As of HMS' end, six drivers occupying the GT-class' top-three points positions are within three points of each other (let's see . . . two-times three equals six and, no doubt, before long '6-6-6' by some conspiracy nut, somewhere). George and Pumpelly are on top, followed by Sylvain Tremblay and Nick Ham in second. Collins and Edwards round out the three (uh-oh) spots.
If you've not paid attention to Cheever Racing's Crown Royal Cask No. 16, you might wish to do so.
Drivers Antonio Garcia and Matteo Bobbi apparently were heading toward a darn decent finish before the team's Pontiac engine expired in their Coyote DP.
Some seasoned paddock observers said that while the Coyote's high-downforce profile kept it from attaining the top-end speed (said to be about 4 mph) other DPs achieved (even though the No. 16 ran a solid top-five before the engine soured), it likely would perform particularly well at tracks that favor it, like the May 16-17 race at Mazda raceway Laguna Seca.
Interestingly, though CFD (computational fluid dynamics; a really low-tech application akin to "Etch-A-Sketch") was employed in its design, the Coyote has yet to undertake a wind tunnel test.
A 2007-season Coyote design - the Porsche 8-cylinder-powered No. 09 Spirit of Daytona - qualified sixth on the grid in only its third competition (the first being in September at Miller Motorsports Park in Utah).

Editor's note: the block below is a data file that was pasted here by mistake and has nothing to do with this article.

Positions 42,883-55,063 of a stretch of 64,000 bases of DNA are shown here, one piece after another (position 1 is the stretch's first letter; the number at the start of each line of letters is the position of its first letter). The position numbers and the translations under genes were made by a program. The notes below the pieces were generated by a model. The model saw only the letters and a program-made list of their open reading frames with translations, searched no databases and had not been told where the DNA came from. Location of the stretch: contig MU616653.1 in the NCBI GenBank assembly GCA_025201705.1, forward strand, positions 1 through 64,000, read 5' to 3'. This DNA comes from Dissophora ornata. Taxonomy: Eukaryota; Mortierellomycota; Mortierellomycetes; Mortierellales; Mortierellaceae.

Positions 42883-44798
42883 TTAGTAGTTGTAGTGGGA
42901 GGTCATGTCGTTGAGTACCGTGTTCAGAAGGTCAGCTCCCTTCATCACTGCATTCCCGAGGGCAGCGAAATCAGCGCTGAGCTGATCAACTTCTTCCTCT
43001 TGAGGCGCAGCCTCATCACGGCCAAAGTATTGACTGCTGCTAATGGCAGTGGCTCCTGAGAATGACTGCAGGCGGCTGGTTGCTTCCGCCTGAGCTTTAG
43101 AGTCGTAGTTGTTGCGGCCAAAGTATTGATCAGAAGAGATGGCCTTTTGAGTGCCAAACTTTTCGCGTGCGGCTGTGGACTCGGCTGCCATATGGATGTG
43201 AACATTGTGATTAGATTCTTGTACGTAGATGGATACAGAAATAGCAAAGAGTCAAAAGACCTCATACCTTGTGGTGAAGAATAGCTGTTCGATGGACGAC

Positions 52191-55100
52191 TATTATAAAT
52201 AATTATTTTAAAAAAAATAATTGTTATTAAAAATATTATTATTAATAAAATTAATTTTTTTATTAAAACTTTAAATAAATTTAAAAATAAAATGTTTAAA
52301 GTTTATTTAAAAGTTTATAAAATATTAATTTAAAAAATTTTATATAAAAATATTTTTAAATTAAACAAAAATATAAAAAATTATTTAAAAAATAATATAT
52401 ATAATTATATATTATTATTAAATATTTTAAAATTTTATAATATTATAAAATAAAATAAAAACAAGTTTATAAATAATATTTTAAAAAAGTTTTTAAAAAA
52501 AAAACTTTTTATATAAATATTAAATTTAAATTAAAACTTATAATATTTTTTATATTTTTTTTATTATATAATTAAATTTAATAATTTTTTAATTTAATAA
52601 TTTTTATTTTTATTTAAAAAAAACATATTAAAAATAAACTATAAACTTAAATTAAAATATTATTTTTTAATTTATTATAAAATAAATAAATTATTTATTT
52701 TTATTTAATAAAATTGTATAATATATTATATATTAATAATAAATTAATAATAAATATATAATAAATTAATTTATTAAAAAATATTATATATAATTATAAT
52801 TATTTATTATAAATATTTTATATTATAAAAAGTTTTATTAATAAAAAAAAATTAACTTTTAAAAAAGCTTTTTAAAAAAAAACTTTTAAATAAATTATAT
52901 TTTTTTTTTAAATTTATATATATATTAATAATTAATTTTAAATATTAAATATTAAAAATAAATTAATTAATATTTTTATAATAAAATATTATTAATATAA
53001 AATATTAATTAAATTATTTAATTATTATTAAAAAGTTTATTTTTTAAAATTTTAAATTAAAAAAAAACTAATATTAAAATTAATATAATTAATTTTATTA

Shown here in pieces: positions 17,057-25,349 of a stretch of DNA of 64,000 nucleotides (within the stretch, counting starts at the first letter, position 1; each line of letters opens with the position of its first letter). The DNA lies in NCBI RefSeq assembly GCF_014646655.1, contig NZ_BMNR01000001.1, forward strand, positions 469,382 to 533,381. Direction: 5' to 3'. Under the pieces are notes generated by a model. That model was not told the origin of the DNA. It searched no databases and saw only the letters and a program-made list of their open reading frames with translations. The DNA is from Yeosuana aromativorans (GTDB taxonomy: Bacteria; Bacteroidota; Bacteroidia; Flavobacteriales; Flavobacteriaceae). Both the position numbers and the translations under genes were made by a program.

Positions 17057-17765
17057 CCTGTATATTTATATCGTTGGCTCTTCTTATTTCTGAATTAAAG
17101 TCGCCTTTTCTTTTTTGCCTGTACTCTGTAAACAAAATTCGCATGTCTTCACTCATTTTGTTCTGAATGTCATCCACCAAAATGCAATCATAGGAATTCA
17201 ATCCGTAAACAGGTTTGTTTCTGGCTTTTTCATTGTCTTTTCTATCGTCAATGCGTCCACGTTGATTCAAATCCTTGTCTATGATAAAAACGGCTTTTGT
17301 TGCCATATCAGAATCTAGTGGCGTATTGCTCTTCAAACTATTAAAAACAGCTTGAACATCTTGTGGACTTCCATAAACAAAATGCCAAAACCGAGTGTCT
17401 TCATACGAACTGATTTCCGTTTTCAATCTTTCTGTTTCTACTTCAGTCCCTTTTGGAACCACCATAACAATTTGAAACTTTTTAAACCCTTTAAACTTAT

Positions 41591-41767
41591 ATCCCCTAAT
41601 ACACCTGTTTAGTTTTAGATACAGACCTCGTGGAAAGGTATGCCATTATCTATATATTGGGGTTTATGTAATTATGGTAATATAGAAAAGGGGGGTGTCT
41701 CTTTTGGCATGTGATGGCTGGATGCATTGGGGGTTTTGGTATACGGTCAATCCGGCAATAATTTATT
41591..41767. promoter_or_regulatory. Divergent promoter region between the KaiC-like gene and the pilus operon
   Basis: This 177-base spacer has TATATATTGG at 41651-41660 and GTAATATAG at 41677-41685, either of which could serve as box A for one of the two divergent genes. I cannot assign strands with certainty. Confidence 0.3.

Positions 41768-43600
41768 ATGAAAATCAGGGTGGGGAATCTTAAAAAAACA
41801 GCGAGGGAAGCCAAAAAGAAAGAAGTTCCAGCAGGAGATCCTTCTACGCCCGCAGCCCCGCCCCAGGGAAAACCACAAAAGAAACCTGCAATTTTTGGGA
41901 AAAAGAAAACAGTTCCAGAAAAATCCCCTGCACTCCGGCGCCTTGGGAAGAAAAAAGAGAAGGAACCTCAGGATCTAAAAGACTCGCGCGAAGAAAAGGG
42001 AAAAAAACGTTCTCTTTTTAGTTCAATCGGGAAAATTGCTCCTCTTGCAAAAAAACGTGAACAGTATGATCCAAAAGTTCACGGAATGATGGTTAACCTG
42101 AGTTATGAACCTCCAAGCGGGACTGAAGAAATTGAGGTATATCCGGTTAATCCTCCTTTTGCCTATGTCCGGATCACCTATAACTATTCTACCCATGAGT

Driver Guy Cosmo was running in fourth-place when the car spun. Later relieved by co-driver Marc-Antoine Camirand, the team eventually finished 13th. As later validated by Goossens, one can hardly afford to burp a DP without a resultant and considerable loss of ground on the track.
The Cayenne-based engine, built by longtime engine-builder Lozano Brothers Porting in Cibolo, Texas, is still undergoing development, according to Spirit team owner Troy Flis.
KNEE, THEN RVO GONE
There would've been 20 Daytona Prototypes on the grid for the Homestead-Miami Grand Prix if owner/driver Roger Schramm, Rockford, Ill., hadn't injured (some in the race paddock said "shredded") a knee on a downhill, snow-covered slope in the days leading up to the race.
For the last couple of seasons, and perhaps inadvertently championing the neo gray-hair generation, Schramm's No. 12 Rock Valley Oil and Chemical Co. Pontiac-Riley crew is mostly comprised of those who've been around racing for a lot longer than some might want to verbally admit (at least they don't use hair-colorings) and have busted knuckles with some of racing's best.
Team manager Dave Watson (who assuredly would prefer to die while wearing his pointy-toed, cockroach-killing boots) has accumulated many honors over his half-century of racing, among which included driving to a 1977 ASA national championship and being a championship-winning wrench and team manager for Jack Roush during the present day NASCAR-owner's SCCA/GTO days. Shoot, Watson's even entered a NASCAR Sprint Cup race or two - as an owner.
There's no firm word on if or when the RVO team (and pro-driver Justin Bell) will make it back to the Rolex Series paddock, but some estimated it might be as much as three months.
Given Social Security's supposed state of affairs (you know, "The sky is falling; the sky is falling" v. 2,397.19), it may run out of benefits before those on the crew get a chance to further supplement theirs.
DC Williams, exclusively for motorsport.com